A model centered on effort, it produced his legendary Bayern Munich team that made the most sprints out of any team in Europe and consequently outran their opponents on their way to the treble in 2020.

Yes. The same Bayern side that Barcelona were unable to cope with and slammed eight goals past in a nightmare Champions League encounter that still hurts to this day.

Barcelona v Bayern Munich - UEFA Champions League Quarter Final

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Flick’s teams line up in a 4-2-3-1, quite similar in essence to how Xavi used to organize his troops during his time at the club. In fact, he implements some of the basic positional play principles to better regulate the ball in key areas.

However, the verticality and sheer speed with which his team carry out their attacks is frightening and a refreshing change from the usual at Barcelona.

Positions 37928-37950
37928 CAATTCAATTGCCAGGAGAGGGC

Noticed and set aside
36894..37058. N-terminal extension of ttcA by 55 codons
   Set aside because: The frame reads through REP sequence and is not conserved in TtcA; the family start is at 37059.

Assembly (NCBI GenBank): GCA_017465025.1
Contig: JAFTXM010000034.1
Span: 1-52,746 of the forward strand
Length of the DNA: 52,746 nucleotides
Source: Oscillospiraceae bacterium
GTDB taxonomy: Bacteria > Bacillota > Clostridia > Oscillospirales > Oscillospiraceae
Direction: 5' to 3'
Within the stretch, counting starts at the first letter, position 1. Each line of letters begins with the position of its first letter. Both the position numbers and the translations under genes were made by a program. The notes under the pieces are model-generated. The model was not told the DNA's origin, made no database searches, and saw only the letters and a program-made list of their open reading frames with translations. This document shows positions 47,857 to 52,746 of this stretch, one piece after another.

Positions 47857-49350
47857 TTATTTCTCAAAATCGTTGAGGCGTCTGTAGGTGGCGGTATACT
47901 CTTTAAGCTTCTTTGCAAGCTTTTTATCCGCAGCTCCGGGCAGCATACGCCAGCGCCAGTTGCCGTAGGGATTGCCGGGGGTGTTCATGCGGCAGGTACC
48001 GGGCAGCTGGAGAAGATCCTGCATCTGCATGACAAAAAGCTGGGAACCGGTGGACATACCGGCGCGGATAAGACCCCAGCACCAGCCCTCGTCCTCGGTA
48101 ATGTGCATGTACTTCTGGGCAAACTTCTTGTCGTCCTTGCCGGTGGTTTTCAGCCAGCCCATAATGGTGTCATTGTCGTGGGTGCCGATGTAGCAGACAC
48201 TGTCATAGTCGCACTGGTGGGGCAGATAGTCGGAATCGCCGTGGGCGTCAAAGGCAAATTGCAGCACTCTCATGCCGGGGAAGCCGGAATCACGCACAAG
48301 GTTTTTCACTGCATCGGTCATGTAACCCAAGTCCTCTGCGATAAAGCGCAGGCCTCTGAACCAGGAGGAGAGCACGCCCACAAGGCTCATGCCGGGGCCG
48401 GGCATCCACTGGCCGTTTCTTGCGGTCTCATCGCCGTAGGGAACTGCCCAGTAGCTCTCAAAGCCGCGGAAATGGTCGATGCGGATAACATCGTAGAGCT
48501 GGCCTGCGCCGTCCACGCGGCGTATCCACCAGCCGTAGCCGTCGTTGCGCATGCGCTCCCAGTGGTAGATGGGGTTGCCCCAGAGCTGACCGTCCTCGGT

With such emphasis on verticality and pace, Flick’s teams are pioneers of expansive football which often comes at the expense of bypassing the midfield entirely if it means the forwards can be set free as quickly as possible to wreak havoc.

Now due to such a direct approach to football, his teams generate a ton of turnovers. However, Flick’s high-intense pressing system and suffocating gegenpress ideology focused on counter-pressing and regaining the ball back as quickly and as high as possible after losing, means his team are relentless in their pursuit of recovering possession and proactively control the number of transitions they concede.